The Secretary of State travels to all corners of the world to do his job. A Diplomatic Security Service (DSS) protective security detail protects the Secretary of State seven days a week, 24 hours a day, anywhere in the world. The protective security detail works closely with Department of State offices, and U.S. and foreign security and law enforcement organizations to make sure the Secretary of State can safely carry out U.S. foreign policy.
On Dec. 8, 1941, the day after Japan attacked Pearl Harbor, Secretary of State Cordell Hull established a security detail, marking the beginning of the Secretary of State’s permanent protective detail. Thus began the longstanding responsibility of U.S. Department of State special agents to protect the incumbent of the fourth office in the U.S. presidential line of succession. Over the past eight decades, the composition and operations of the secretary’s protective detail have evolved in response to increased threats and world events impacting the safety and security of U.S. leaders.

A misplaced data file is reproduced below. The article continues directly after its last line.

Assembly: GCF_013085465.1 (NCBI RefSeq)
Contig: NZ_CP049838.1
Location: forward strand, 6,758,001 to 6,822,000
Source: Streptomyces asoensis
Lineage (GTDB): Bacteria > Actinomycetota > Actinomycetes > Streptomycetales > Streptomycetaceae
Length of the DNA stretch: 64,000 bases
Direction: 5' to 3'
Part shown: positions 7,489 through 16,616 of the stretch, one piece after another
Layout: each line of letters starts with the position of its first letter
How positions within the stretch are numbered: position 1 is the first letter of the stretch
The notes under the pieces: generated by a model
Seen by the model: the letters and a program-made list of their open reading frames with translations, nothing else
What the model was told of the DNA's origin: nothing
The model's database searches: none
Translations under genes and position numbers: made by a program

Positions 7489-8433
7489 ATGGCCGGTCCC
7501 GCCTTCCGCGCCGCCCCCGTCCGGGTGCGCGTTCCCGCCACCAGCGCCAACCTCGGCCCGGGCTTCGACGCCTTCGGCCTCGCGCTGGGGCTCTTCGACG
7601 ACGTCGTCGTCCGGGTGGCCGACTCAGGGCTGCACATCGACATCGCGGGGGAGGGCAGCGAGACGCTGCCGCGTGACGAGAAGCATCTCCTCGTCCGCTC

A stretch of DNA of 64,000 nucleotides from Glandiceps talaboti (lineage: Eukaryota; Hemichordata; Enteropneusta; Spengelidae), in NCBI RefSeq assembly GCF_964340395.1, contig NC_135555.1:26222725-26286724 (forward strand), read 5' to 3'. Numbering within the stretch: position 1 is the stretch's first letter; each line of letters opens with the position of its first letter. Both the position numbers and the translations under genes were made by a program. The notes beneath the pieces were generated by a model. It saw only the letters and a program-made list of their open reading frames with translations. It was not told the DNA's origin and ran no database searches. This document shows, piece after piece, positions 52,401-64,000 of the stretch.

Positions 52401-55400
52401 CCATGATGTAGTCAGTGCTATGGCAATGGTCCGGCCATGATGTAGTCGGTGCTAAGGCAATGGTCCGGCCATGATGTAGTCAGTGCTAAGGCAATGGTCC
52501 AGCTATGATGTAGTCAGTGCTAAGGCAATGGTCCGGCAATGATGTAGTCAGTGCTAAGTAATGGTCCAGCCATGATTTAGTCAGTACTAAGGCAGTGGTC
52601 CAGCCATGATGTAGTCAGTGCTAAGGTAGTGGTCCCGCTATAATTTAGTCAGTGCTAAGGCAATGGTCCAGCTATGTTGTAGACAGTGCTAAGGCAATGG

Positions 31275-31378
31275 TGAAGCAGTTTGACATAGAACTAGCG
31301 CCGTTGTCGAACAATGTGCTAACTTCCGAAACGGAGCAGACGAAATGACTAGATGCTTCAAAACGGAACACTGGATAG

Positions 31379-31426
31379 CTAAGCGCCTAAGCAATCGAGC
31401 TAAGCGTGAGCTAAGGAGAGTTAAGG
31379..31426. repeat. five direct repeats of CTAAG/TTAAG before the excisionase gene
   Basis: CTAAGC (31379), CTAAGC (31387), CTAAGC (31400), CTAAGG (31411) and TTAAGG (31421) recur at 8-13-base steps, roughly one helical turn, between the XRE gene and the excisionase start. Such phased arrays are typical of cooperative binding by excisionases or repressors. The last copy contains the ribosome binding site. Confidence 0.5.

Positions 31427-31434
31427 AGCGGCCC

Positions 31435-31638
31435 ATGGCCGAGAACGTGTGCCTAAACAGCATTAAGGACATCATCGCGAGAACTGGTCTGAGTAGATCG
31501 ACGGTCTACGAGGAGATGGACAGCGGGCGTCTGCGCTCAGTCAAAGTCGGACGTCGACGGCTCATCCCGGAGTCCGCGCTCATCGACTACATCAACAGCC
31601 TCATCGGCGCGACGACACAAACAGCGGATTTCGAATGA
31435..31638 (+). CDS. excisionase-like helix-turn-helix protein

The Secretary’s Protective Detail Division (SD) protects the Secretary of State and manages the day-to-day operations to make the Secretary’s travels secure. Currently, the division has more than 50 special agents assigned to it, with temporary duty agents augmenting as needed, and a cadre of administrative employees.
Title 22 of the United States Code, Section 2709, describes DSS’ authority under the law.
Visit Travels with the Secretary of State to learn about the Secretary of State’s important trips that DSS supports.
Visit Countries Visited and Mileage: 2021 to find out how many miles the Secretary of State’s DSS protective security detail has traveled and what countries they have visited while traveling with the Secretary of State.